There's something about the superhero movie that appeals to my nerdliness. I never was a comic book nerd as a kid, but they were always around my periphery. There were games or cartoons or friends with comic books that managed to appeal to me without ever actually getting me to make a serious effort to invest in them. So, in many ways, the recent spate of superhero movies was aimed at me. No massive backstory or continuity to learn, but good amounts of fun, right? Not entirely, it turns out. While I have liked most of the ones I've seen to some degree or another, I haven't actually watched one and said "Wow. That's really what I wanted to see, how I wanted to see it."
Last week, I saw Ang Lee's Hulk. This movie was much-derided, called "too slow" or "too boring" or just plain bad. Yet I thought it was the best comic-based movie I'd seen. I think it's because it actually managed to solve the comic book paradox.
Superhero comics depend on a kind of balancing act with the reader. The reader sees the action as, to a certain degree, absurd or humorous. But it's always supposed to be fun. On the other hand, the story inside the comic is almost always deathly serious for its characters. New York, their mother, the world, something is about to explode or die.
The modern superhero movie exists solely within its own context. They are treated as deathly serious. The Dark Knight may be the pinnacle of this, with its grimy city, growly Batman, and psychopathic Joker. Any humor that exists in the movies is firmly within the movie's context - we're laughing with the characters, not at the absurdity of the film.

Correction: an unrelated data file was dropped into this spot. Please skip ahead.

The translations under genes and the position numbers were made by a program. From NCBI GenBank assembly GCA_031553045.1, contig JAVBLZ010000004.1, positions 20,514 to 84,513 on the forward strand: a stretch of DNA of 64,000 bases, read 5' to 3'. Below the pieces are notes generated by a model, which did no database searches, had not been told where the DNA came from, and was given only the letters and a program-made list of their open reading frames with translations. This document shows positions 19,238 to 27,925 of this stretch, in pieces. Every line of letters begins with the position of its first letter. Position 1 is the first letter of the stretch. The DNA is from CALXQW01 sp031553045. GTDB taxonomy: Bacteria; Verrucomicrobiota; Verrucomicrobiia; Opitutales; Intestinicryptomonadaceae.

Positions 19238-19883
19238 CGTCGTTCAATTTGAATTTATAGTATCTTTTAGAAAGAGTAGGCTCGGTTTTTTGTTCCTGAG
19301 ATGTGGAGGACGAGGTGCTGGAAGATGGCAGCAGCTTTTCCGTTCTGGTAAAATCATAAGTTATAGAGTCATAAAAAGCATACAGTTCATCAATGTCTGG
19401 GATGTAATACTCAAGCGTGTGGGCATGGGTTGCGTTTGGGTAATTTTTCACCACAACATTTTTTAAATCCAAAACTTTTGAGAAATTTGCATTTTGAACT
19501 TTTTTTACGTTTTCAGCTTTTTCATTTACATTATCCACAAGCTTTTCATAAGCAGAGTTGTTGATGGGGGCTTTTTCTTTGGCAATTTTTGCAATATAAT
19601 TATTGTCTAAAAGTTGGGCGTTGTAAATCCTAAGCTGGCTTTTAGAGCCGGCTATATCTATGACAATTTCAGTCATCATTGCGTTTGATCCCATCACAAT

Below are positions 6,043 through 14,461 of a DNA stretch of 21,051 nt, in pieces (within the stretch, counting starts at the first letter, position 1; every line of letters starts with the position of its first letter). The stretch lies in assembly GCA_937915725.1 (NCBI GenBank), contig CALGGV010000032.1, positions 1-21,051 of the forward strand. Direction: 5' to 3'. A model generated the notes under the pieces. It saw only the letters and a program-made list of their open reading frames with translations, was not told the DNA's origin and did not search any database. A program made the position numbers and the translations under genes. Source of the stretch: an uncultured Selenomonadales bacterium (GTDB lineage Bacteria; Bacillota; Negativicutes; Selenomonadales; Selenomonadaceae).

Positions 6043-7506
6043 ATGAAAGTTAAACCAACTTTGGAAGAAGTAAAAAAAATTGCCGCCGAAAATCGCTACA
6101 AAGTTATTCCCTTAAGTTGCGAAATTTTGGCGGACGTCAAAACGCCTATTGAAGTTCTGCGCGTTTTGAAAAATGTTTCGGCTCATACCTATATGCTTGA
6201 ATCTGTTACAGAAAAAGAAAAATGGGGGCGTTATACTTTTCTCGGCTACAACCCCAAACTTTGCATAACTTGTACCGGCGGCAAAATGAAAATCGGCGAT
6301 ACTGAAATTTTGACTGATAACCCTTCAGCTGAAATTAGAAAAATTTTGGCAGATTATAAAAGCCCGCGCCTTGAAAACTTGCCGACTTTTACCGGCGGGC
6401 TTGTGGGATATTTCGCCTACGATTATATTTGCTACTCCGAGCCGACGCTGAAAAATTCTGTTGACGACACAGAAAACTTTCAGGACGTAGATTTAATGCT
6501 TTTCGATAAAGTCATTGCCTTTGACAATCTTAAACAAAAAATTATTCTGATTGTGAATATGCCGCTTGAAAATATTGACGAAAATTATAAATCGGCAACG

This all sounds somewhat counter-intuitive at first glance. Don't we want our movies to be realistic? Isn't absurd usually used as a negative descriptor? Not really, when it comes to comic books. They derived their success from the '60's "Silver Age" by placing realistic characters in unrealistic situations. Spider-Man became the best-selling superhero because he was a nerdy wisecracker who had cool adventures, not because his spiderness was inherently marketable. Superhero teams like the X-Men get a lot of their popularity from their examination of small group dynamics in stressful situations. The push in films to have more action and be "darker" or more realistic results in a flip of the normal comics plan - comic book movies take unrealistic characters and put them in realistic settings. It might be cool, but it's not all that fun. Part of this is the medium. Comics allow for much more imagination and playfulness by their very design - they play with space - where movies are more linear - they deal with time.
Ang Lee's Hulk, on the other hand, keeps the absurdity of the comic book universe alive, while maintaining a level of seriousness with its characters. It does this primarily with Lee's directing and editing. The film regularly has parallel scenes in comic-book style panels, or it split-screens to show two halves of a scene. Most jarringly, Hulk sometimes suddenly reverses the angle of a scene, either flipping a person to a mirror image. These gimmicks serve to remind the viewer of the artificiality of it all, and they say "hey! I'm the director, and I'm having fun!" The director's playfulness manages to combine almost perfectly with the characters' problems.
To be honest, I have no idea why this movie was so disliked. There's also plenty of action in Hulk - at least four distinct sequences - which is more than any other Marvel-based movie I've seen. It just seems to me to click in the way that a comic-based movie should.